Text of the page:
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Limitations: The following items are not included in this inspection: security, intercom and sound systems; communications wiring; central vacuum systems; elevators and stair lifts; cosmetic deficiencies such as nail-pops, scuff marks, dents, dings, blemishes or issues due to normal wear and tear in wall, floor and ceiling surfaces and coverings, or in equipment; deficiencies relating to interior decorating; low voltage and gas lighting systems. Any comments made regarding these items are as a courtesy only. Note that the inspector does not evaluate any areas or items which require moving stored items, furnishings, debris, equipment, floor coverings, insulation or similar materials. The inspector does not test for asbestos, lead, radon, mold, hazardous waste, urea formaldehyde urethane, or any other toxic substance. Some items such as window, drawer, cabinet door or closet door operability are tested on a sampled basis. The client should be aware that paint may obscure wall and ceiling defects, floor coverings may obscure floor defects, and furnishings may obscure wall, floor and floor covering defects. If furnishings were present during the inspection, recommend a full evaluation of walls, floors and ceilings that were previously obscured when possible. Carpeting and flooring, when installed over concrete slabs, may conceal moisture. If dampness wicks through a slab and is hidden by floor coverings that moisture can result in unhygienic conditions, odors or problems that will only be discovered when/if the flooring is removed. Determining the cause and/or source of odors is not within the scope of this inspection.
Condition of exterior entry doors: Appeared serviceable, Required repair, replacement and/or evaluation (see comments below)
Exterior door material: Wood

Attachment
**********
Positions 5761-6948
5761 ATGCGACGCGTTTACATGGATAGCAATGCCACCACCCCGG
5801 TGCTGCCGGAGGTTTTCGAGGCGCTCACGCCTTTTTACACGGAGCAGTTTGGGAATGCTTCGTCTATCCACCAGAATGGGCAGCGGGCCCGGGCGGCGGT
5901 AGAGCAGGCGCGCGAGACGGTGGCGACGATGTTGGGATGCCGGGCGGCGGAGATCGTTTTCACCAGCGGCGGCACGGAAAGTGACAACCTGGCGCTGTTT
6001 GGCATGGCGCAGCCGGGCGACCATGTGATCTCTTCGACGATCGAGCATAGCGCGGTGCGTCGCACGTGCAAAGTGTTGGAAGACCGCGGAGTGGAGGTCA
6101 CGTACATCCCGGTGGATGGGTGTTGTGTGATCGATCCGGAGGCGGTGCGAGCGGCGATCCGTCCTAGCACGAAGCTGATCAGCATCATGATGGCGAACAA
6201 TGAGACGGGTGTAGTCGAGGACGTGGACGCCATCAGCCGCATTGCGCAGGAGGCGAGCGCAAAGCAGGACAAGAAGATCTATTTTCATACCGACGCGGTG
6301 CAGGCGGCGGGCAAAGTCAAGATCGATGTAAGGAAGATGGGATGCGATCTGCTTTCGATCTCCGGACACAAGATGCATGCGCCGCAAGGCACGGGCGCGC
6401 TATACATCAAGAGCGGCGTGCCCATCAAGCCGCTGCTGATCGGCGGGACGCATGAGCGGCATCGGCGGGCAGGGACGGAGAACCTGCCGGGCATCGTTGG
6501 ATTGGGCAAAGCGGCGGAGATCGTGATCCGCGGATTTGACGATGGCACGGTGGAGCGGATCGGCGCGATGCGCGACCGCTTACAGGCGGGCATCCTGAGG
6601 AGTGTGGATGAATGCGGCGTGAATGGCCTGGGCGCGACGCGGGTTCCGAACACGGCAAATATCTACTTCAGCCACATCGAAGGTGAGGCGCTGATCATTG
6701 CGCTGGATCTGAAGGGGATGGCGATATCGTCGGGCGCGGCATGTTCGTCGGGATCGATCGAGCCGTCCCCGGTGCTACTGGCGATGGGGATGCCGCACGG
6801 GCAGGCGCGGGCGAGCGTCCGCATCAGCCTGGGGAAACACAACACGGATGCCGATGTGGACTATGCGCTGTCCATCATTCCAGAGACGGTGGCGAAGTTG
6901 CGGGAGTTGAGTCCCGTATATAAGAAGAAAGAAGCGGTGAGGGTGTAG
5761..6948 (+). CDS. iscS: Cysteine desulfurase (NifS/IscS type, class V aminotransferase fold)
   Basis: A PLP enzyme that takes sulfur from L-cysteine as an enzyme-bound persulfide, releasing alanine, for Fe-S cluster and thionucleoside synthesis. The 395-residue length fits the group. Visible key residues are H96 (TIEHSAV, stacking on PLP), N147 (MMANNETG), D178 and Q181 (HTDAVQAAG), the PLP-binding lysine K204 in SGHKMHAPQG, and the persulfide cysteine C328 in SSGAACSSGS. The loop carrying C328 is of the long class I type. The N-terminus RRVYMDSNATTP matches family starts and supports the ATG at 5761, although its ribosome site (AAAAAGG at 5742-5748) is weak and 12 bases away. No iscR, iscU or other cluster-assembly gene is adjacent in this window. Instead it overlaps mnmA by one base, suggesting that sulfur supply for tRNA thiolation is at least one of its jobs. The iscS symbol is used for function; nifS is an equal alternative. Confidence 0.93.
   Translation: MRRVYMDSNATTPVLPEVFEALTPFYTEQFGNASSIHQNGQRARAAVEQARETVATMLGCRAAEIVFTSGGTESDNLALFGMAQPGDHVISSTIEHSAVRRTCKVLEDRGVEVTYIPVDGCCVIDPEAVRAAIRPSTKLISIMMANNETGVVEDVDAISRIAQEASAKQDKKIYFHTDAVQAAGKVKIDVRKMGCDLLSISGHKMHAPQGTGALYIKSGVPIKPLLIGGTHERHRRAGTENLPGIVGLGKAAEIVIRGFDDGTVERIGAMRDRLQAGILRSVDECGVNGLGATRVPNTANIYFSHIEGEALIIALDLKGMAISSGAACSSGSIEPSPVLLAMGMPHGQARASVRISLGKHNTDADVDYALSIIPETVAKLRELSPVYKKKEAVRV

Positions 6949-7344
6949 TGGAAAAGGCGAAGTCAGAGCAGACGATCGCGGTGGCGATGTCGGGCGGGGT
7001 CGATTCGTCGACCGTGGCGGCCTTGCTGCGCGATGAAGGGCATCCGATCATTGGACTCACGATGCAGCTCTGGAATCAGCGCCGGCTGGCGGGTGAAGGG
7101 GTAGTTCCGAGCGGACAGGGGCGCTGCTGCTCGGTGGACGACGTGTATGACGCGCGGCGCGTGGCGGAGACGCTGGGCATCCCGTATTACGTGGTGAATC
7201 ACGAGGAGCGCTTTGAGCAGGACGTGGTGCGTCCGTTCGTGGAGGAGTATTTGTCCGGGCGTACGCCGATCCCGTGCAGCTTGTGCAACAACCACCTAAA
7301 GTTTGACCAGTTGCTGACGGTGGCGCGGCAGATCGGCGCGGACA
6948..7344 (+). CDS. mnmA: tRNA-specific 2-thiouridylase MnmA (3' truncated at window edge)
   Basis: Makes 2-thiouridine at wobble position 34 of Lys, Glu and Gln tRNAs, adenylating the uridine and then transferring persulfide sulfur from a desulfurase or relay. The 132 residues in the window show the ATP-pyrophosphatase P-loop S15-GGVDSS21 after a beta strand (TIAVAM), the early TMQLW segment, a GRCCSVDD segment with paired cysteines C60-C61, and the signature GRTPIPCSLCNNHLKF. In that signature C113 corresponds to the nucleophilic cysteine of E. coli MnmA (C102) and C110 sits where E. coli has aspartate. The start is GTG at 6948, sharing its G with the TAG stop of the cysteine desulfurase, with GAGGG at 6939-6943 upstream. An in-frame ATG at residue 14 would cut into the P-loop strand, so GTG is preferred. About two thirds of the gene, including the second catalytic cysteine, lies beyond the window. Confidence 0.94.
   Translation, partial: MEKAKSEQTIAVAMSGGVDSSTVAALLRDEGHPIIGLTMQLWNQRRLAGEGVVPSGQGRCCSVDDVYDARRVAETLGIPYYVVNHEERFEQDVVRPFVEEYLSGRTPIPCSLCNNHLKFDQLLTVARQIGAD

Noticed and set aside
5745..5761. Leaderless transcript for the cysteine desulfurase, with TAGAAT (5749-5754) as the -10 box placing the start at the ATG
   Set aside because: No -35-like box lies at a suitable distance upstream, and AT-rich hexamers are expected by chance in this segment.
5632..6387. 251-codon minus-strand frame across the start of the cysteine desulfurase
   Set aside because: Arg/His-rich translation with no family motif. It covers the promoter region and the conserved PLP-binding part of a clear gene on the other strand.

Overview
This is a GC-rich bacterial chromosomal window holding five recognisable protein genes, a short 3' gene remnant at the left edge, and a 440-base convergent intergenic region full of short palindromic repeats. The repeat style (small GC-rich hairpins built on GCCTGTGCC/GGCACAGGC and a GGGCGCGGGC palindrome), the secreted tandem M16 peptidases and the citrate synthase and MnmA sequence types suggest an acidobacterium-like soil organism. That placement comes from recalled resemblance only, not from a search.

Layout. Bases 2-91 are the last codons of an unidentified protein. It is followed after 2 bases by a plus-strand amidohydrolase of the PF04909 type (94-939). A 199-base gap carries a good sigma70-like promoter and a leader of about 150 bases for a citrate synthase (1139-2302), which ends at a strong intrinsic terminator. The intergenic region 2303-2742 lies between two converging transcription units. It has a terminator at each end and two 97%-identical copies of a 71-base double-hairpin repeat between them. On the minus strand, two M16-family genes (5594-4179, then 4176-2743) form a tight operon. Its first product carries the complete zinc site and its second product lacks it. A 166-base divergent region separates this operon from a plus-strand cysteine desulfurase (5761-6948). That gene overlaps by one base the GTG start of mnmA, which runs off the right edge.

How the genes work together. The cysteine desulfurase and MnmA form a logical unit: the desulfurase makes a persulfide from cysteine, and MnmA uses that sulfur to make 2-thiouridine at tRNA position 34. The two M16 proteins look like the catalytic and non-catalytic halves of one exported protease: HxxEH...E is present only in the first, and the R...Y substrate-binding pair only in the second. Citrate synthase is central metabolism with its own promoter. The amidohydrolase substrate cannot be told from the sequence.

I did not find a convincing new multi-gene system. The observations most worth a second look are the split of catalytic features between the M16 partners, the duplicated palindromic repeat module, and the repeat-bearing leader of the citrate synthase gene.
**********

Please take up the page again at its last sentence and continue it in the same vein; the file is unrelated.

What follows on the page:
Condition of interior doors: Appeared serviceable
Condition of windows and skylights: Appeared serviceable, Required repair, replacement and/or evaluation (see comments below)
Type(s) of windows: Vinyl, Wood
Condition of walls and ceilings:
Wall type or covering: Drywall or plaster
Ceiling type or covering: Drywall or plaster
Condition of flooring: Appeared serviceable
Condition of concrete slab floor(s): Appeared serviceable
Flooring type or covering: Wood or wood products
Condition of stairs, handrails and guardrails: Appeared serviceable

45) One or more bedrooms had windows that wouldn't open or were stuck shut. Unless a bedroom has an exterior entry door, at least one window requires adequate egress in the event of a fire or emergency to allow escape or to allow access by emergency personnel. Recommend that a qualified contractor repair or make modifications per standard building practices. For more information, visit:
http://www.reporthost.com/?EGRESS

46) One or more exterior doors were difficult to open or close. Recommend that a qualified person repair as necessary.

47) Some exterior door hardware, including locksets were loose. Recommend that a qualified person repair or replace as necessary.

48) One or more windows that were designed to open and close were stuck shut and/or difficult to open and close. Recommend that a qualified person repair windows as necessary so they open and close easily.
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49) Glass in one or more windows was cracked, broken and/or missing. Recommend that a qualified contractor replace glass where necessary.
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50) One or more window screens were damaged or deteriorated. These window(s) may not provide ventilation during months when insects are active. Recommend replacing window screens as necessary.

51) Weatherstripping around one or more exterior doors was deteriorated. Water may enter the building, or energy efficiency may be reduced. Recommend that a qualified person repair or replace weatherstripping as necessary.

52) The window-weight cords in one or more windows were broken or missing. Windows may not stay open without additional support as a result. Recommend that a qualified person repair as necessary.
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53) Lock mechanisms on one or more windows were missing. This can pose a security risk. Recommend that a qualified person repair as necessary.

54) One or more exterior doors had minor damage and/or deterioration. Although serviceable, the client may wish to repair or replace such doors for appearances' sake.